From Jaipur to Milan: Here’s how Jaipur Rugs is empowering rural artisans

Did you know that the word ‘carpet’ is derived from the Latin word carpere? It loosely translates to “to pluck” because carpets were made by plucking the fabric using one’s hand and weaving them together. This art form dates back to 2,500 years and Jaipur Rugs is working hard to connect rural craftsmanship with global buyers.


The work of the artisans is not only popular in Rajasthan, but also in international markets. Let’s take a look at how the organisation operates and provides livelihood to people from 600 villages across India.

Nand Kishore Chaudhary laid the foundation for Jaipur Rugs in 1978 with a vision to provide a livelihood to artisans and he did just that. He kicked off with two looms and nine artisans at his ancestral home in Churu, Rajasthan. And, back in the day, the practise of untouchability was still prevalent.


Caste, creed and business

Disappointed by the mindset of people, Nand Kishore decided to eliminate the caste divide, especially between him and the weavers. While his family frowned upon him for working and sharing meals with them; he continued to empower them by providing employment and skill development opportunities.


In the meanwhile, he also got rid of the middlemen like contractors or subcontractors so that he could directly work with the artisanal communities and prevent them from getting exploited. After a few years, Nand Kishore moved to Gujarat and spent around nine years teaching weaving techniques to 2,500 people from the tribal communities. In the process, he realised that women were far more focused and efficient than men, and became determined to capacitate them. From then on until today, he has been working towards their welfare.


Global presence

Cut to the present day, Jaipur Rugs works with ethnically diverse communities in 600 villages across five Indian states and gives them a fair chance to earn a living through weaving. They have a strong network of about 40,000 artisans.

Jaipur Rugs flagship store at Piazzale Cadorna in Milan

Jaipur Rugs has been making its presence felt not in India but, even beyond. The organisation has a modern and eclectic range of rugs made using the finest silk and wool. They export to more than 65 countries and have just opened their first flagship store at Piazzale Cadorna, Milan. The store has been designed by Italian designer Matteo Cibic and narrates vibrant stories from rural India through contemporary handmade rugs.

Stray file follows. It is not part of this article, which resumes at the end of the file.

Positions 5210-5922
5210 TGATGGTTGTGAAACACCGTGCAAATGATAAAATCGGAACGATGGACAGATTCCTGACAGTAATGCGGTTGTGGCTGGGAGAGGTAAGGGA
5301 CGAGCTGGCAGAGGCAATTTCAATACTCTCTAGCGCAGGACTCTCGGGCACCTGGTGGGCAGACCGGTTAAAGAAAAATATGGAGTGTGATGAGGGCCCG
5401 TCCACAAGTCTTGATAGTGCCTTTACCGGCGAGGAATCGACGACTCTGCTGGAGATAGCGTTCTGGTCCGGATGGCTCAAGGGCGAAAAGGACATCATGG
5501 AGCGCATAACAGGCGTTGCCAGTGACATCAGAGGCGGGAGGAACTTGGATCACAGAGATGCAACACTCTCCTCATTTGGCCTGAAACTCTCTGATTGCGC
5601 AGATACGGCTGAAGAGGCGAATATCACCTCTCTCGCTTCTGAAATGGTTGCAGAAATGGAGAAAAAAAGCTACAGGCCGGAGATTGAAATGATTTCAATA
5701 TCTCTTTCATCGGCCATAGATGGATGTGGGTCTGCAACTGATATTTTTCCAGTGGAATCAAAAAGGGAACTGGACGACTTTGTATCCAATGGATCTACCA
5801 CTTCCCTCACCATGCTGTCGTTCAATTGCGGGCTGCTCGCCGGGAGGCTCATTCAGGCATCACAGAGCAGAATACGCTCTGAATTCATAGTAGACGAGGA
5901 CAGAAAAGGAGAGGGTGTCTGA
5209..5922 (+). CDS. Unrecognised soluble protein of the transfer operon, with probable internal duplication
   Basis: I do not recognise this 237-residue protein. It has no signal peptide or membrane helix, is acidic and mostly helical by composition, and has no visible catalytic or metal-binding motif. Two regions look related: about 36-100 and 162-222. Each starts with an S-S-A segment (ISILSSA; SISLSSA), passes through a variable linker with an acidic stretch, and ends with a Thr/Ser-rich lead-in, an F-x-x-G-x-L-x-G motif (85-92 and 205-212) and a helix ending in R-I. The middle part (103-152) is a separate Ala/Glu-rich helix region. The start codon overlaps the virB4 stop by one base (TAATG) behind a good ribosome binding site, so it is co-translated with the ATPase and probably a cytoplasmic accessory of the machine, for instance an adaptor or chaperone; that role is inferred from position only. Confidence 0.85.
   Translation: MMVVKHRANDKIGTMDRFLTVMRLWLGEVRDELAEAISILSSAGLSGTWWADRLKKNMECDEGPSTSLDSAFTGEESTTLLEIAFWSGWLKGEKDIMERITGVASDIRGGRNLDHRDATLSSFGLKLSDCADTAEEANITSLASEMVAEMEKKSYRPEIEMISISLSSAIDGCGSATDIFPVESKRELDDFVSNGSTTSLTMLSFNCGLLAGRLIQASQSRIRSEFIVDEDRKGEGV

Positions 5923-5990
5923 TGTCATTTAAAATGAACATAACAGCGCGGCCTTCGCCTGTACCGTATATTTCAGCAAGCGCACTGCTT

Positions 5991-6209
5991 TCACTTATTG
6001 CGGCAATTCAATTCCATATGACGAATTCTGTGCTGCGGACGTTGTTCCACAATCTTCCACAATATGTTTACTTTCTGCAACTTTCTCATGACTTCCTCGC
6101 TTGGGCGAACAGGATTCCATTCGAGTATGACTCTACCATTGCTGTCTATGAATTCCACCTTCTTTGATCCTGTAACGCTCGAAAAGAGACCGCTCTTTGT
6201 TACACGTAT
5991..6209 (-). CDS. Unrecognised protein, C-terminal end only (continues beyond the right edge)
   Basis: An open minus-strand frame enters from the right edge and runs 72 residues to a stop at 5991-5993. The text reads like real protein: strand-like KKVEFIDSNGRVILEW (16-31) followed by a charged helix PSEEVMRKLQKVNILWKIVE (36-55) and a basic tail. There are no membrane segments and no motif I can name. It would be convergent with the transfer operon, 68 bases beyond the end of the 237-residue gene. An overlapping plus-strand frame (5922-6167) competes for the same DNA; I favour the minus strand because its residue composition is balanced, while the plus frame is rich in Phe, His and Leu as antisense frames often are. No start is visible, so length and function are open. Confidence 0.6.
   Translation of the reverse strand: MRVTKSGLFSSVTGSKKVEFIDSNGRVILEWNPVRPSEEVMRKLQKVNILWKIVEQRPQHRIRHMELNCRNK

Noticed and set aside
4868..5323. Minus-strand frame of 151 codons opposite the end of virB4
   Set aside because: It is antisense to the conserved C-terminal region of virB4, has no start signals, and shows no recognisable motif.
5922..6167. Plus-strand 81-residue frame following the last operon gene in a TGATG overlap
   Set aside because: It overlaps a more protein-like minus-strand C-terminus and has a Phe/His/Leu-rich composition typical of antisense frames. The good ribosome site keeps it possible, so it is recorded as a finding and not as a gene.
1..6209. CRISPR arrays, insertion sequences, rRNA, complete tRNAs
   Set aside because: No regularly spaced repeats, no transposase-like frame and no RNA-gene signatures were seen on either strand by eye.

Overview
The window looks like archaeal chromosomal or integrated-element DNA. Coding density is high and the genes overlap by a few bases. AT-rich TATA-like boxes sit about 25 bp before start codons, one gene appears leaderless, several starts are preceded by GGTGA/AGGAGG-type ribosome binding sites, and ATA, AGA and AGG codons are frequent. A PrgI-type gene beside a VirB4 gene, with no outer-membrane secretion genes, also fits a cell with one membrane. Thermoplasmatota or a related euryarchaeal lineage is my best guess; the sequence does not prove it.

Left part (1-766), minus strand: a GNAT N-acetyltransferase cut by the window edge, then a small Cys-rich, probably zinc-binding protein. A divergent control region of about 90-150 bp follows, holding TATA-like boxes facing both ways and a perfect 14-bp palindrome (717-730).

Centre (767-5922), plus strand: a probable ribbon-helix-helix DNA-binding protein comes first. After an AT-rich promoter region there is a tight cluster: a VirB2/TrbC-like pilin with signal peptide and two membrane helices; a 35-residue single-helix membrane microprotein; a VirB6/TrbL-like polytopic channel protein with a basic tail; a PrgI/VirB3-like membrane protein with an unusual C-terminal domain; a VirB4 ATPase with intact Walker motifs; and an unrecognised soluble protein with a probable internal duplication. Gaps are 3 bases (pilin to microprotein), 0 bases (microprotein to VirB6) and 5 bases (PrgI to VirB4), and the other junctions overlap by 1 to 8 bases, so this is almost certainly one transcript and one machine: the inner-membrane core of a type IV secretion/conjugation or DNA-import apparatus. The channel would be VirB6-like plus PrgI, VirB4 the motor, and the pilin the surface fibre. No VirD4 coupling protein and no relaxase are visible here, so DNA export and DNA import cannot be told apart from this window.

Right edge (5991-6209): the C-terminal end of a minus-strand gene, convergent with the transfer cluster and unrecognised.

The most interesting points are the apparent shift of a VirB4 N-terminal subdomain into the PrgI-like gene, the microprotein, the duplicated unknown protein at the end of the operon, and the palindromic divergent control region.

What’s unique about the store is the Manchaha vault set up which showcases exquisite, exclusive rugs designed and hand-woven by the artisans. Manchaha is also Jaipur Rugs’ sustainable development initiative under which the weavers get to design their very own Manchaha (of their liking) rug in Rajasthan. Each rug is made using more than 2 lakh knots.


No factory, but an empire

Jaipur Rugs still does not have a central factory or place of production since most of the products are made in the homes of weavers or local looms. They have five retail showrooms in India – one each in Mumbai, Bengaluru and Delhi and two in Jaipur. Internationally, they have stores in Milan, Russia (Samara), Atlanta (USA) and three in China.


Their turnover was Rs 168 crores in the last fiscal year, with a half-yearly revenue of Rs 106 crores. In 2021-22, they are expected to cross Rs 230 crores in the financial year. In the last seven months of 2021, they have produced over 32 lakh sq. ft. of rugs.

A key thing to note here is that 90% of their sales come from exports and only 10 % is domestic sales. Their source of funding is internal. Their business model is also a subject of study at management schools around the world.


Late CK Prahalad published a case study on Jaipur Rugs in his book titled, ‘The fortune at the bottom of the pyramid - eradicating poverty through profits.’ He wrote, “Jaipur Rugs provides a unique example of how a global supply chain”. He adds, “built around developing human capability and skills at the grassroots level and finding steady and well-paying jobs for rural men and women in the most depressed parts of India”. He even states that it “can connect rural poor with markets of the rich, such as the United States”.


They are ever-expanding and are coming up with a store in Hyderabad by the end of 2021. With stores in Jaipur, Delhi, Mumbai, Bangalore and Milan, Jaipur Rugs is enabling artisans to weave their dreams, one knot at a time.